Bean even commented, “That song so fits you now that I think about it. . . Zac must have read your mind.” It’s a straightforward rock song the way I like them best; I’d say their talent is wasted on something so simple — it’s hardly the most demanding or impressive vocal performance — except that such plaintive, visceral truth is never a waste: all my friends are here, I don’t want to go home. Even driving home with it on repeat and turned up so loud I could feel it, it wasn’t enough.

Sunday night after the Hop Jam, “I Don’t Want to Go Home” was in my head as we hung out on Main Street with popcorn, watching whatever happened to be going down and putting off going to bed because it meant the weekend was over. Monday afternoon, I said goodbye to my friends, dropped two of them off at the airport, and cranked up the song once I got on the freeway. Never have the post-concert blues been articulated so perfectly.

Twenty years.

“You have so many relationships in this life, only one or two will last, you go through all the pain and strife, then you turn your back and they’re gone so fast. . .” — Hanson, “MMMBop”

So, twenty years. Twenty years since Middle of Nowhere, since the one song that actually did change my life, since I started writing, since I got on the roller coaster. Just like “MMMBop” “got bigger than a song,” according to Zac in a recent interview, this band with a song about loss got bigger than a band. Friends and relatives come into and drift out of your life, school ends, jobs come and go, television stations become nothing more than endless marathons of their pet reality show, hair and clothes and makeup styles change, you move to different apartments or houses or cities or countries, entertainment shifted from television to computer to smartphone, and yet Hanson remains one of the closest things to forever that I know.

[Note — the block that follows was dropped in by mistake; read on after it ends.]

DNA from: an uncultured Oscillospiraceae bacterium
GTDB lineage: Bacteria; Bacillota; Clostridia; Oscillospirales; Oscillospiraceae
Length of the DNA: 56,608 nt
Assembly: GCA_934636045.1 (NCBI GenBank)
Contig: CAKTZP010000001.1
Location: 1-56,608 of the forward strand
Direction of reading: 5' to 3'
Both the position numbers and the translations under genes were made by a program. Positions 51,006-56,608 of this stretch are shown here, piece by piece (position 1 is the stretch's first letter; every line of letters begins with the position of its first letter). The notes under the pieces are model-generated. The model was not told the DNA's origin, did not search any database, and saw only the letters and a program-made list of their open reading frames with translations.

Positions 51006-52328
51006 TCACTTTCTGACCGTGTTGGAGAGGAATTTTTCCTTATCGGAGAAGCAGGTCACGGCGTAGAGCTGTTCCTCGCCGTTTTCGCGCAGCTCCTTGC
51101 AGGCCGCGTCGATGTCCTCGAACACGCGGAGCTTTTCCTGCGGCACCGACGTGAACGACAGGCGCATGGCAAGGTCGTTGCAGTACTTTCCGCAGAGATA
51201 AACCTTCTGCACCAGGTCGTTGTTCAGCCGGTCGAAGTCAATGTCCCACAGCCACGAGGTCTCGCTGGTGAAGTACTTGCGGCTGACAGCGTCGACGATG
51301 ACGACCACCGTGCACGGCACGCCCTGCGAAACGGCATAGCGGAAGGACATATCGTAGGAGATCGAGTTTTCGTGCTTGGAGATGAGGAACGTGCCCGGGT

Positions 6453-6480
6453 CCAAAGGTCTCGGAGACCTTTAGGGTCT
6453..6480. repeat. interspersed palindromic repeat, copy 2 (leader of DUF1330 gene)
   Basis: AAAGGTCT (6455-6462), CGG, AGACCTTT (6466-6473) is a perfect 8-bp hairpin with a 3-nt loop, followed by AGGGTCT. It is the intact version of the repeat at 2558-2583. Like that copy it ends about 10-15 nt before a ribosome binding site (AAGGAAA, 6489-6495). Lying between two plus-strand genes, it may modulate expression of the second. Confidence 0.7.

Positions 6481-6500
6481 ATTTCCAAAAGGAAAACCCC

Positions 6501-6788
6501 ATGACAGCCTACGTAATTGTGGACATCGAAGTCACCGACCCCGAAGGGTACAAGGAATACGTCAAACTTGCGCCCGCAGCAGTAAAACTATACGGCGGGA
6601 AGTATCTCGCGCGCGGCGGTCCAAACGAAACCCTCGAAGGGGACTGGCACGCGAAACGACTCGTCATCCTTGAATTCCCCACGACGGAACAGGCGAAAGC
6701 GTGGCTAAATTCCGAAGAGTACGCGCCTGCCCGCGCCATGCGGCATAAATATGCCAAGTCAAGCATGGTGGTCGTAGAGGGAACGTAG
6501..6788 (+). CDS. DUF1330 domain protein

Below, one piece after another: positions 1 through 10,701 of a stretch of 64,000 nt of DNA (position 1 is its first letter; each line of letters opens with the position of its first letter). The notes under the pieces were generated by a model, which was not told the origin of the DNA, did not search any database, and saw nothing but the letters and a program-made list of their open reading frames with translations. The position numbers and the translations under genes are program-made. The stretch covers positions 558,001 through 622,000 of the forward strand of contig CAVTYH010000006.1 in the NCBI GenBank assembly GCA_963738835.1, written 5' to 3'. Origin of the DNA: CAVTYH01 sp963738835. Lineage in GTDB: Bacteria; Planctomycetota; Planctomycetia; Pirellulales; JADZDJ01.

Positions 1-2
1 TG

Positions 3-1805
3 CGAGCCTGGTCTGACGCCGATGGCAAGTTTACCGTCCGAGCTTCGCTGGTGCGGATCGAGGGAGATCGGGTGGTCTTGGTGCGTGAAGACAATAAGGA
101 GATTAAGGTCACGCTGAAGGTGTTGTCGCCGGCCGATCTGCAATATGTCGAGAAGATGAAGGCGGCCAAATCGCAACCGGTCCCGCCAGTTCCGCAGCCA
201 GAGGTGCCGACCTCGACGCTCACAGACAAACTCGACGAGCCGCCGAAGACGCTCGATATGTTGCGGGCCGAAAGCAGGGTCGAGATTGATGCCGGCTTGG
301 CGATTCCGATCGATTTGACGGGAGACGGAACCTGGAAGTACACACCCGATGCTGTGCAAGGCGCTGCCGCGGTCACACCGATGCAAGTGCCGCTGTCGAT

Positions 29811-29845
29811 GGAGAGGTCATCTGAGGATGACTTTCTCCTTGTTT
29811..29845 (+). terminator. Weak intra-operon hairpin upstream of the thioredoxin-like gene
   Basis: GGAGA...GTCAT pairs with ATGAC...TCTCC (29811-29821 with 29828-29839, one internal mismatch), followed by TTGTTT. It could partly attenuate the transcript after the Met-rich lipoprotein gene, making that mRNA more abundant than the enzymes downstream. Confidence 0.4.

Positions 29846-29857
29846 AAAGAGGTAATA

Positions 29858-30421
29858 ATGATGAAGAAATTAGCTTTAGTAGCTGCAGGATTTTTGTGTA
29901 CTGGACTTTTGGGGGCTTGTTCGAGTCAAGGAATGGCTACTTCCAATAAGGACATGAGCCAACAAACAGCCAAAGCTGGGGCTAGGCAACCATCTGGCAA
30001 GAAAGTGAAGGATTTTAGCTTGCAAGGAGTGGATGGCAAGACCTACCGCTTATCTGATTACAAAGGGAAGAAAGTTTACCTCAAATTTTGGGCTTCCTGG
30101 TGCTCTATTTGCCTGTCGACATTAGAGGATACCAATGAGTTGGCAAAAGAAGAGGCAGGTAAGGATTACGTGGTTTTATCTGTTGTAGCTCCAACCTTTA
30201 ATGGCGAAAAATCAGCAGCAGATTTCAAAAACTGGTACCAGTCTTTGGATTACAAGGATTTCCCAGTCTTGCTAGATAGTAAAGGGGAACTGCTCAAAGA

I can’t even imagine what kind of life I’d lead right now — who I’d know, where I’d live, what might have its hold on me instead of music — if I hadn’t heard a song, bought an album, and joined a fan club. I’m hardly in touch with any of the friends I knew before, but I’m still close to many friends I’ve made along the way. They’re scattered from the other side of my house to the other side of the world, and I’d have never known any of them if things had been different. On its bad days, the fan group is a high school from which nobody ever graduates, but on its best ones, it’s family.

For the last two years, I’ve intentionally kept Middle of Nowhere on very minimal rotation; I think I’ve listened to it in its entirety as an album about four times total. Some songs and albums, when they stay in rotation, they also stay ageless, but when you don’t listen for awhile, it gains back a bit of its original novelty. Nothing can make it completely new again, but I want to remember when it was and what it meant then. It was my first example of kids my age not just doing something well but running the show. They wrote or cowrote all the songs, they played all the instruments. Around the time I got Middle of Nowhere was the first time I picked up a pen and thought, “Hey, maybe I can do something well someday, too.”